Occupation: Retired schoolteacher and librarian, local running guru, father of two kids.
Bio: This eloquent and knowledgeable fella was born in Calvert, went to high school in Ferryland and moved to St. John’s in grade twelve. He ran his first marathon (that’s 42.195 kilometers) when he was a nineteen year old student at MUN and continued to run competitively. To date, he has run about 45 marathons. (That’s 1898.775 kilometers. Jesus.) On July 27th, he will be running his 36th Tely 10. Five years ago he became a trainer for the Joints in Motion Tely 10 Team, through the Arthritis Society, and has been organizing his own training groups and clinics for both the Tely and marathons ever since. He also wrote the go-to guide for the Tely called, aptly, The Tely 10 and was chair of the race’s organizing committee for 11 years.
You ran the Tely 10 in a tux last year, to commemorate your 35th Tely. Did you keel over?: “No, no! But we made the national news that night! I’ve run the Honolulu marathon and saw someone dressed as Santa Claus….in Dublin, I saw someone dressed as a big green phone. I guess he was a mobile phone.”
What is your favorite marathon?: “Oh, Boston, but I ran the original marathon course in Athens. It was very moving for me, very inspiring. I know how the marathon began with Pheidippides running twenty five miles from the Battle of Marathon to Athens, yelling ‘Rejoice, we conquered!’ and immediately dropping dead. This is where the whole marathon race began and I got this great sense of history.”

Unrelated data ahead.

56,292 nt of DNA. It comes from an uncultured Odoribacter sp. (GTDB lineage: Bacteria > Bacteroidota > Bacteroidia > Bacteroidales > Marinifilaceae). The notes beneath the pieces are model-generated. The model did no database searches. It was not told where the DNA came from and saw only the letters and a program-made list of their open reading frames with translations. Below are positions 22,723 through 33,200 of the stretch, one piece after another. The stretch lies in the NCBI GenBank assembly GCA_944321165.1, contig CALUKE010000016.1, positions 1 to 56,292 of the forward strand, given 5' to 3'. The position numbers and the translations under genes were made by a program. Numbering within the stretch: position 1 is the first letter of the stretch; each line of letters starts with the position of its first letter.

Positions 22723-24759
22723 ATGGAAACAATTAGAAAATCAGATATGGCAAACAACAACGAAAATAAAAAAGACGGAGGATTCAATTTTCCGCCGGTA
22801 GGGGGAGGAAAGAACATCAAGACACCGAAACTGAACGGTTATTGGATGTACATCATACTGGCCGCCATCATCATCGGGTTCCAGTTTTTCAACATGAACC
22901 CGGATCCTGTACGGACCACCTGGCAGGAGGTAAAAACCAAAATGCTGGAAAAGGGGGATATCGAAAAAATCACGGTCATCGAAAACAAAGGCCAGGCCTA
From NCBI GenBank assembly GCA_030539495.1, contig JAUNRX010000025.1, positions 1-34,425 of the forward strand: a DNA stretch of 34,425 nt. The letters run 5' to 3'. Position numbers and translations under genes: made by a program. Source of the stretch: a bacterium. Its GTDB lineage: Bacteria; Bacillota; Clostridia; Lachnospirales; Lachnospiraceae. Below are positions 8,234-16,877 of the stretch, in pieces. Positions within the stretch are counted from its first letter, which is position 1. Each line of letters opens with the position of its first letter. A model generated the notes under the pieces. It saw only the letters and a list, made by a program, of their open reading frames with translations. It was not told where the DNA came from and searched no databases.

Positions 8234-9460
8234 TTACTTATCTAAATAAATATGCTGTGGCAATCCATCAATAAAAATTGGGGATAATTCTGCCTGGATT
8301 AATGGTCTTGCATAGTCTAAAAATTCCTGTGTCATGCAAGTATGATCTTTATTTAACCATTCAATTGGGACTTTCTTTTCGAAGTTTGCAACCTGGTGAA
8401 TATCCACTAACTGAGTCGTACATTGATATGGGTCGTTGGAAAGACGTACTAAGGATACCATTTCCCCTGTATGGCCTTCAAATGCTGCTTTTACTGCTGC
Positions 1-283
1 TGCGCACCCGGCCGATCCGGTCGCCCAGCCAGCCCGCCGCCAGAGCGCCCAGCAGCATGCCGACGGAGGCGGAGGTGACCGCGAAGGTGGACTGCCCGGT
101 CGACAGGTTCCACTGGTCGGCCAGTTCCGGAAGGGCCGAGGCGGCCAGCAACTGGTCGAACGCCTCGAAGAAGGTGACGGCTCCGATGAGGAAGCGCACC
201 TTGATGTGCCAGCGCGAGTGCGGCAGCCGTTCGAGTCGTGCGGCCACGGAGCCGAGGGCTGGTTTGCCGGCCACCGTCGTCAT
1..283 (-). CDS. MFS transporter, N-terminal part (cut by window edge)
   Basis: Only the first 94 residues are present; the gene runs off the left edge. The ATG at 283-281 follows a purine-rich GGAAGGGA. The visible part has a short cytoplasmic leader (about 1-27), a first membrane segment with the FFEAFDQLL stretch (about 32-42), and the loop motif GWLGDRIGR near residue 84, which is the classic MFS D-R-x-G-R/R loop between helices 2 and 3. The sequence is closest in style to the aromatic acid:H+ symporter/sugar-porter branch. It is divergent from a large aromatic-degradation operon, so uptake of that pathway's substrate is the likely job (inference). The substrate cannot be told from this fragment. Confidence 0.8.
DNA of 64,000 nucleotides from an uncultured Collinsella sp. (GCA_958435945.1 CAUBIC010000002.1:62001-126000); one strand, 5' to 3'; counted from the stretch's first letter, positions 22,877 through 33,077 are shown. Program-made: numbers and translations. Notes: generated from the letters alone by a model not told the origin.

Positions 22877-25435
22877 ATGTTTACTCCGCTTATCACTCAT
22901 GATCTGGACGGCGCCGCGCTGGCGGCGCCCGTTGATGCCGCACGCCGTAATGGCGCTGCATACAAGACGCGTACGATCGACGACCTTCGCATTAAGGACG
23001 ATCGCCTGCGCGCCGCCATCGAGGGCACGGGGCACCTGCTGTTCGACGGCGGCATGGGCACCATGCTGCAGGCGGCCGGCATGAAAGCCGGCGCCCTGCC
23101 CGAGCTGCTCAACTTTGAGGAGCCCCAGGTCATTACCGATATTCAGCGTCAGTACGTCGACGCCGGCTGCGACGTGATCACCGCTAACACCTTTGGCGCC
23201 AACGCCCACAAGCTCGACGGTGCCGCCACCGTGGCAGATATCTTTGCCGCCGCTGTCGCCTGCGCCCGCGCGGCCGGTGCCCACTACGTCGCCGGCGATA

What is the big deal about the Boston marathon, anyways?: “It is the oldest marathon in the world, started in 1896. I’ve been fortunate enough to qualify eight times!”
A few fast facts from Joe: The largest Tely 10 race to date was last year’s with about 2220 runners. Joe has run it in years where there were only 10 or 15 runners. The first Tely 10 was in 1922 and the first year that women participated was 1969. The first year that women participated in the Boston marathon was 1967.
Words of wisdom: “All hills are flat.”
— Sarah Smellie